Joseph M. Sellers, head of the Civil Rights and Employment practice group at Cohen Milstein, shared his experience working on Dukes v. Wal-Mart Stores, the largest civil rights class action suit in the United States.
Sellers, who is representing a class of more than 1.5 million female employees at Wal-Mart stores in an ongoing sexual discrimination lawsuit, detailed the progress of the case and fielded questions from Harvard Law School students at the talk, hosted by the Harvard Women’s Law Association on April 19, 2011. Watch video here.
The Supreme Court heard oral argument in the case in March, and Sellers said he believes the justices will need to be convinced that Wal-Mart’s corporate culture is responsible for gender discrimination in the company’s personnel practices.
“There were questions during the argument about how you convey bias in the workplace, particularly gender bias,” Sellers said. “They asked, how can you assure us the managers were influenced in some way by the corporate culture?”
Wal-Mart is alleged to have discriminated against women in promotions, pay, and job assignments in violation of the Civil Rights Act of 1964. The case was brought forward in 2000 when a 54-year-old Wal-Mart employee in California named Betty Dukes filed a sex discrimination claim, alleging that she was denied the training she needed to advance to a higher paying position despite six years of employment and excellent performance reviews.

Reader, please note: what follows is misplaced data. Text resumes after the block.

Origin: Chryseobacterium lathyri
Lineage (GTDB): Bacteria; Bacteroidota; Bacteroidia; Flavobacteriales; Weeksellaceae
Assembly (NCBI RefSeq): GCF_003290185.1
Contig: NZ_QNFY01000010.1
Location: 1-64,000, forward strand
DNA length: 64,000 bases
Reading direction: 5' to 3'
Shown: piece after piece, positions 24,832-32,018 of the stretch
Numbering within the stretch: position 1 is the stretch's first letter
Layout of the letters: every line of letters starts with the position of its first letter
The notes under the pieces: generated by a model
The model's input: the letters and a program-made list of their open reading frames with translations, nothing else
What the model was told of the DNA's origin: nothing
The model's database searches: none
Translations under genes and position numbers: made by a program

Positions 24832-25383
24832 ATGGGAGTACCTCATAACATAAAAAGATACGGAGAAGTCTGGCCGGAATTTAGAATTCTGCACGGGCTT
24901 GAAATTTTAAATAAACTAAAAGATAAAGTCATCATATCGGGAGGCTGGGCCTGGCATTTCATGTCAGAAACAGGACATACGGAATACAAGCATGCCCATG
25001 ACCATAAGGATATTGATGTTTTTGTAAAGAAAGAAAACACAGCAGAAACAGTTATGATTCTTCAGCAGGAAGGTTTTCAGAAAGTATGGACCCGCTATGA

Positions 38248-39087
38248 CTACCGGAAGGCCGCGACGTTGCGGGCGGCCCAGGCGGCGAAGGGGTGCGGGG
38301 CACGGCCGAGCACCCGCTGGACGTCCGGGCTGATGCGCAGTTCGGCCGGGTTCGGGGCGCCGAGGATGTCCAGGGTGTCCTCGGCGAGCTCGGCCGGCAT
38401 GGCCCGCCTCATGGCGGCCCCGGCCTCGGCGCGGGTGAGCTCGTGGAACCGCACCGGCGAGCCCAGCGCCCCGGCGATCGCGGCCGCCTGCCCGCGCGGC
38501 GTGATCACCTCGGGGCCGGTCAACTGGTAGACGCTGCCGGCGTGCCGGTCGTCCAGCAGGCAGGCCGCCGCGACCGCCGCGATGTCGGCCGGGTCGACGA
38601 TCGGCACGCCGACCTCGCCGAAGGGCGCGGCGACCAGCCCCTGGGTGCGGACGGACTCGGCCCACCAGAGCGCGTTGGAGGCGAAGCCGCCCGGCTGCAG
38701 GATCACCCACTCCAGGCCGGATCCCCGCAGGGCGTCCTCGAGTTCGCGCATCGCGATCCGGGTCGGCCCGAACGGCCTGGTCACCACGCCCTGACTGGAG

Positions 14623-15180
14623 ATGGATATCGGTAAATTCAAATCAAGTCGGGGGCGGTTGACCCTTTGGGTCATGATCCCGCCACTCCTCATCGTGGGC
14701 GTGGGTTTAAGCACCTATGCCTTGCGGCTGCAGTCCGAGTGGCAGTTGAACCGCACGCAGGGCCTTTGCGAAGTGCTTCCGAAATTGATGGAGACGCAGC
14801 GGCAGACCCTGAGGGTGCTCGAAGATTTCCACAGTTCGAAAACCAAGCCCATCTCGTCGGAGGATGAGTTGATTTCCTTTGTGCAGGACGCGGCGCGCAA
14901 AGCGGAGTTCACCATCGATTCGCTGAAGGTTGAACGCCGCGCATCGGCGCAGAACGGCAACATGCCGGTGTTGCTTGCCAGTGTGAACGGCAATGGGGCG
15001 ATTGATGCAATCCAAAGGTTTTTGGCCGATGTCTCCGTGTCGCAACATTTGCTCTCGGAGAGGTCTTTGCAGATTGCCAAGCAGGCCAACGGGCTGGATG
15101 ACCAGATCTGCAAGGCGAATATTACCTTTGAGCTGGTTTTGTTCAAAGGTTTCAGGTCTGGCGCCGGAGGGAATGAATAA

“Gender stereotypes are not unlawful—everybody uses stereotypes,” Sellers said. “What makes it unlawful is managers making decisions based on those stereotypes, and women are consistently underpaid and promoted more slowly than men with the same qualifications.”
Sellers said his firm investigated the claims and interviewed female Wal-Mart employees across the country for about a year before taking on the case.
“We learned through remarkably similar accounts by many women who reported that when they asked about pay raises, they were told such things as men are better managers, women are better off staying home and taking care of the family, men see their jobs as a career, and women are here as a hobby,” Sellers said.
The firm found statistically significant disparities between male and female employee salaries across the country at every level. Additionally, women took twice as long as men to reach manager status.
“Our contention is the company expects managers to follow the corporate culture that includes gender stereotypes, so the managers often exercise discretion consistent with those stereotypes, making women worse off than similarly qualified men.”
Watch video here.
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